By Elise LeQuire
In the summer of 2009 Richard Reizenstein retired from the College of Business Administration, stepping down from his 35-year role as founder and director of the Executives-in-Residence (EIR) program. Reizenstein leaves behind a robust program that has evolved from a couple of executives speaking to students by phone, to on-campus visits by top-flight executives throughout each fall semester.
Reizenstein is turning the reins of the EIR program over to J. Paul Dittmann, director of the college’s Supply Chain Forum. Plans to broaden the scope of the program include extending executive visits to students in the Global Leadership Scholars Program, an undergraduate honors program that adds a concentration in international business to the student’s major. “Virtually all our speakers have global operations in their companies,” Dittmann says.
Executives scheduled to visit campus in the fall of 2009 include Steve Harmon, vice-president of Kimberley-Clark Corporation; Laurie Tucker, senior vice president of FedEx; James Haslam, founder of Pilot Corporation; Alan Wilson, CEO of McCormick Foods; Joe O’Donnell, CEO of INMAR Corporation; and Ruben Sloan, executive vice president of OfficeMax. “We invite them to share with students their philosophy, their company’s philosophy, and their philosophy of leadership,” Dittmann says.
And thanks to the global information network, a couple of students studying in Europe in the fall can participate in the curriculum. “We will deal with them on a remote basis so that they can get credit while studying abroad,” says Dittmann.
A Cut Above
“EIR is a program that differentiates UT from many other universities,” says Tonya Hinch, a 1985 UT graduate. A former executive with Procter & Gamble, Clairol, Neutrogena, and the Edison Schools, Hinch was a visiting executive in 2008. “Dick Reizenstein and the EIR program were the primary reason I was able to achieve my life goals. If he asked me to sweep floors for him, I would,” says Hinch, who considers Reizenstein one of her important life mentors.
“A motivated student can get an education on par with any Ivy League school,” she says. At prestigious schools such as the Wharton School and the Harvard Business School, Bill Gates might talk to an auditorium of hundreds, but he does not sit down at the dinner table or meet face-to-face with students.
In 2003, Hinch, a former Fortune 500 executive, retired from the corporate world and launched her own business, Life Planning Unlimited. In the workshops she offers, Retiring Backwards, she teaches her own philosophy of success.
Hinch entered the workforce at a time when your life in the business world was your work and executives, especially women, were expected to work 100 hours a week. “I did not buy into that,” she says. She has always strived to reach a balance between her career and her life. Early on, her goal was to retire early and live in New York. Life, however, dealt her another card. She returned to her hometown of Crossville to care for her ailing father and took over management of the local family business, Don Hinch & Associates. She holds on to her big city aspirations by maintaining an apartment in New York City.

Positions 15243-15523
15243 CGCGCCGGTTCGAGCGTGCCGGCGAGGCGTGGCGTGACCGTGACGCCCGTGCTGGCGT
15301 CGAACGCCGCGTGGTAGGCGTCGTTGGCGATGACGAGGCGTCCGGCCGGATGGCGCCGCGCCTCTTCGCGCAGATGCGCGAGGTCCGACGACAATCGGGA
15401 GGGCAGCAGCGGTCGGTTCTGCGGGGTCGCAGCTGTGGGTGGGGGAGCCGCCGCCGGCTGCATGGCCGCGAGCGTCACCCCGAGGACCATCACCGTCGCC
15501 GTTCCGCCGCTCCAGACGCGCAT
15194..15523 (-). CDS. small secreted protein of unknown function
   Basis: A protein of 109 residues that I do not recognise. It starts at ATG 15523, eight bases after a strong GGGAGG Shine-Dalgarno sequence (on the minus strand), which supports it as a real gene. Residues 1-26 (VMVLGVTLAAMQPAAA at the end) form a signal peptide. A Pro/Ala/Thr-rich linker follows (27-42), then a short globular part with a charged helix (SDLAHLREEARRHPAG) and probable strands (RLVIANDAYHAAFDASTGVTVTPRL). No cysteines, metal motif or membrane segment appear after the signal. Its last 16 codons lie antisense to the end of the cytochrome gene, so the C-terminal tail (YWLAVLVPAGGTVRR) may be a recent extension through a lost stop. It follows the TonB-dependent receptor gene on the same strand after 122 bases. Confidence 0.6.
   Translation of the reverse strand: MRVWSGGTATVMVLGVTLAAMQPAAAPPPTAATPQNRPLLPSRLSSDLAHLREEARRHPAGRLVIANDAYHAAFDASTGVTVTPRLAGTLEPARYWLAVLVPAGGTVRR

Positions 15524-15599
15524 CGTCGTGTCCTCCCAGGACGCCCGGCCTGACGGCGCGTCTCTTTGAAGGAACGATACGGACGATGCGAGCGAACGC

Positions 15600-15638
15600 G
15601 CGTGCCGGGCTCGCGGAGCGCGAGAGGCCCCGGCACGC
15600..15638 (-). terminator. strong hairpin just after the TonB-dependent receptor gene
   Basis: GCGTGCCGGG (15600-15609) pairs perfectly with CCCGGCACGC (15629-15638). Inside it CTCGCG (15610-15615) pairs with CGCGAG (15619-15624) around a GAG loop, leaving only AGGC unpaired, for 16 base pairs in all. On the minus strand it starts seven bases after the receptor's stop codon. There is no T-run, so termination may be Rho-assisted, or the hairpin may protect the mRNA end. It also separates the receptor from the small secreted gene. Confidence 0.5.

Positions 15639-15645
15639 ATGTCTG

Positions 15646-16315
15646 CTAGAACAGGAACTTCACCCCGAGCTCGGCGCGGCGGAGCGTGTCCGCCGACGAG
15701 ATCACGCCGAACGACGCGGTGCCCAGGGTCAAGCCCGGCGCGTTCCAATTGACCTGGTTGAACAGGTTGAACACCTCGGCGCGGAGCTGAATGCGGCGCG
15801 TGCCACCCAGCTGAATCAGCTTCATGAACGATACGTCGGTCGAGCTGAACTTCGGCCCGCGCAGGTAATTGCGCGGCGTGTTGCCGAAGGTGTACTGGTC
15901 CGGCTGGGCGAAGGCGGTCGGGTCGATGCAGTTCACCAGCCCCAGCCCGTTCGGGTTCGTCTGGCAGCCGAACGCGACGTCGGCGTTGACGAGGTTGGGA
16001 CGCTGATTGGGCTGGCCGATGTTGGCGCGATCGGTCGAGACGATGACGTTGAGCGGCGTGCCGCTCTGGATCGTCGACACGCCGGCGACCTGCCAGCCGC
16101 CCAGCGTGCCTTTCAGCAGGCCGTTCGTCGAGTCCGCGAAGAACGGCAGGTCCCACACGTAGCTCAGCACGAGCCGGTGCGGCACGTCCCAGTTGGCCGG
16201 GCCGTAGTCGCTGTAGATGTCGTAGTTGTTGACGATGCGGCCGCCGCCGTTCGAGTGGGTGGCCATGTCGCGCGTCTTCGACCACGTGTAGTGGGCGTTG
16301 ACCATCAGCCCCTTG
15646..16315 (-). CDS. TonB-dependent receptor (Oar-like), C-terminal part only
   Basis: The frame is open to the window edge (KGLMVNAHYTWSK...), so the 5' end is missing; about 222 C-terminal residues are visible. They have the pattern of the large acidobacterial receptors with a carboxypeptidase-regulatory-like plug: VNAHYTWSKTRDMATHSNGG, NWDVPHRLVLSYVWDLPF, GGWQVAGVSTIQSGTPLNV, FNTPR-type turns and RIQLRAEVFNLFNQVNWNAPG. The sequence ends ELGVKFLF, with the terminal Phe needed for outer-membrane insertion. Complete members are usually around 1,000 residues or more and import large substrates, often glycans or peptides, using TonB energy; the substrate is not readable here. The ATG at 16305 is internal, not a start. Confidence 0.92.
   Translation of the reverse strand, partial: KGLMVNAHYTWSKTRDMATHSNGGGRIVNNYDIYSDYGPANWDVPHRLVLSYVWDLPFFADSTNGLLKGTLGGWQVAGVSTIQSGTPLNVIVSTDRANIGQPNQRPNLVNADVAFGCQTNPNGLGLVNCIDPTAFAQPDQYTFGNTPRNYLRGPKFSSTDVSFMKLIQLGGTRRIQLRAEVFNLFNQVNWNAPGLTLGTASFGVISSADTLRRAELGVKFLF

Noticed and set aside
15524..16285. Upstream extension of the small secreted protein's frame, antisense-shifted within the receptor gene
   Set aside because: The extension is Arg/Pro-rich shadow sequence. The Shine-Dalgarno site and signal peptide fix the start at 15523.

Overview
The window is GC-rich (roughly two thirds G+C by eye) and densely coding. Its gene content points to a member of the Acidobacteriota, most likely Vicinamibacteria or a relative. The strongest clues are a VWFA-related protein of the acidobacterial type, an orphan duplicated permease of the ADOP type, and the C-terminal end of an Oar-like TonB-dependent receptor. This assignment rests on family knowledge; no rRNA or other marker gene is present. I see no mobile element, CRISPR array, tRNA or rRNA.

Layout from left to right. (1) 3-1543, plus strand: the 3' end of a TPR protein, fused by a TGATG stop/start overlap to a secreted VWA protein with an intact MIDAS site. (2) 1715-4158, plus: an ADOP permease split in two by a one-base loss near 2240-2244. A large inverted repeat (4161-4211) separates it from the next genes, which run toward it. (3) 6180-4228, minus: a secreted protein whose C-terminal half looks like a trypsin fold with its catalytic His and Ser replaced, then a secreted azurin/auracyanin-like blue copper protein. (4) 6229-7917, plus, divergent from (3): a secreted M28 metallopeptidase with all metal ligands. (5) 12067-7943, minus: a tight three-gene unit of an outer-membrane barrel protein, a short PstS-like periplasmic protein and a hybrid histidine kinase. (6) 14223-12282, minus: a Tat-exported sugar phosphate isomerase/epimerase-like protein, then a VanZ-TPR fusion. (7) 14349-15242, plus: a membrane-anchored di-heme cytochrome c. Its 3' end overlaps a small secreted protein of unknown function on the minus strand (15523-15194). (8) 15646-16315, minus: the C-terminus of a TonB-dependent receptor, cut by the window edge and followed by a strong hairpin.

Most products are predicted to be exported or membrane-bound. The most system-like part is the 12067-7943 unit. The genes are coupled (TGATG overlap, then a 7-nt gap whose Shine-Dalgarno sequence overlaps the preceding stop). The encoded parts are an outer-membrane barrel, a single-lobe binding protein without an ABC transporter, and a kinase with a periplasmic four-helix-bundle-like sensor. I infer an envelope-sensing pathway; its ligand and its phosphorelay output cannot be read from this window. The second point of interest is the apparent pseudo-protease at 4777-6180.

Hinch recalls the give-and-take of the group sessions and the no-holds-barred exchanges with executives she enjoyed as a student in the EIR program. In the 1980s, students were grappling with issues such as sexual harassment on the job and the difference between male and female bosses. “It’s very unusual to get the small group and one-on-one contacts students enjoy with EIR,” she says. “Where else would you get the opportunity to bring these issues up?”
A Legacy of Engagement
“The fact that a lot of former students of Dr. Reizenstein return to participate in the EIR program testifies to the influence he had on everyone,” says Brian Spaid, who received an MBA in marketing in December 2008 and was a student in the EIR program his final semester. Spaid is currently pursuing a Ph.D. in marketing in the College of Business Administration, with the aim of pursuing an academic career.
The program puts some of the most powerful executives in the world into the classroom and in informal settings, from group meetings to small meetings over a meal to one-on-one sessions. “It reminds you that there are real people behind these big companies,” says Spaid. “These corporations are not just ‘faceless monolithic multinationals.'” In fact, Spaid found that executives are increasingly interested in finding the best solutions to serving both their shareholders and their communities. “The shift toward greater corporate responsibility is encouraging,” he says.
And though the executives don’t reveal any top corporate secrets or hand out stock tips, they sometimes do give students a glimpse into the psyche of the company and a peek behind the curtains of corporate enclaves. In one of the group meetings after class, for example, FedEx’s Laurie Tucker mentioned casually that FedEx was not airing any advertising for Super Bowl 2009. “A month later, I heard it on the news,” says Spaid.